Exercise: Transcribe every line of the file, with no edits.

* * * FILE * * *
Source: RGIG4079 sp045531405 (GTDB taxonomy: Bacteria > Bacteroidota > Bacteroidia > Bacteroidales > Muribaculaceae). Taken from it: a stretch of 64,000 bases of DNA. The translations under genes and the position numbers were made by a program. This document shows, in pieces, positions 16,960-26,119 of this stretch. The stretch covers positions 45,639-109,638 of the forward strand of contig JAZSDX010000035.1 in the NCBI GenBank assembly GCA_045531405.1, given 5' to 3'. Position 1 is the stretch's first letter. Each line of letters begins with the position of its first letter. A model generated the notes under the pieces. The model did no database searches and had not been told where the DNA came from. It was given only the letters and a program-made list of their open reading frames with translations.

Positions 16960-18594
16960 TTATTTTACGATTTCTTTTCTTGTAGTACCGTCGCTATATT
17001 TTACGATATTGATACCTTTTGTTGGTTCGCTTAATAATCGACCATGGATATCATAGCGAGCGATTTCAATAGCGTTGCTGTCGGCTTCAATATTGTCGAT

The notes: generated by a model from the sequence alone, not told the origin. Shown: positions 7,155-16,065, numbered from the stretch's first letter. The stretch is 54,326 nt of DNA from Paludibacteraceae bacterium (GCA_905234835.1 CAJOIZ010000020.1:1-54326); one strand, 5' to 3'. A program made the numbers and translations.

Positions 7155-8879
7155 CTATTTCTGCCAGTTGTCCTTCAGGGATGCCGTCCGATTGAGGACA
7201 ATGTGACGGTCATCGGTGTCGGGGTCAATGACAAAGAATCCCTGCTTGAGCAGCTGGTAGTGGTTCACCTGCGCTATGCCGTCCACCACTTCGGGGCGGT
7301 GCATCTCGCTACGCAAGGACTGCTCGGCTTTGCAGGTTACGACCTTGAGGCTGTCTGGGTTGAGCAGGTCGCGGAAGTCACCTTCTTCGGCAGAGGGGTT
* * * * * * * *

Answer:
Source: RGIG4079 sp045531405 (GTDB taxonomy: Bacteria > Bacteroidota > Bacteroidia > Bacteroidales > Muribaculaceae). Taken from it: a stretch of 64,000 bases of DNA. The translations under genes and the position numbers were made by a program. This document shows, in pieces, positions 16,960-26,119 of this stretch. The stretch covers positions 45,639-109,638 of the forward strand of contig JAZSDX010000035.1 in the NCBI GenBank assembly GCA_045531405.1, given 5' to 3'. Position 1 is the stretch's first letter. Each line of letters begins with the position of its first letter. A model generated the notes under the pieces. The model did no database searches and had not been told where the DNA came from. It was given only the letters and a program-made list of their open reading frames with translations.

Positions 16960-18594
16960 TTATTTTACGATTTCTTTTCTTGTAGTACCGTCGCTATATT
17001 TTACGATATTGATACCTTTTGTTGGTTCGCTTAATAATCGACCATGGATATCATAGCGAGCGATTTCAATAGCGTTGCTGTCGGCTTCAATATTGTCGAT

The notes: generated by a model from the sequence alone, not told the origin. Shown: positions 7,155-16,065, numbered from the stretch's first letter. The stretch is 54,326 nt of DNA from Paludibacteraceae bacterium (GCA_905234835.1 CAJOIZ010000020.1:1-54326); one strand, 5' to 3'. A program made the numbers and translations.

Positions 7155-8879
7155 CTATTTCTGCCAGTTGTCCTTCAGGGATGCCGTCCGATTGAGGACA
7201 ATGTGACGGTCATCGGTGTCGGGGTCAATGACAAAGAATCCCTGCTTGAGCAGCTGGTAGTGGTTCACCTGCGCTATGCCGTCCACCACTTCGGGGCGGT
7301 GCATCTCGCTACGCAAGGACTGCTCGGCTTTGCAGGTTACGACCTTGAGGCTGTCTGGGTTGAGCAGGTCGCGGAAGTCACCTTCTTCGGCAGAGGGGTT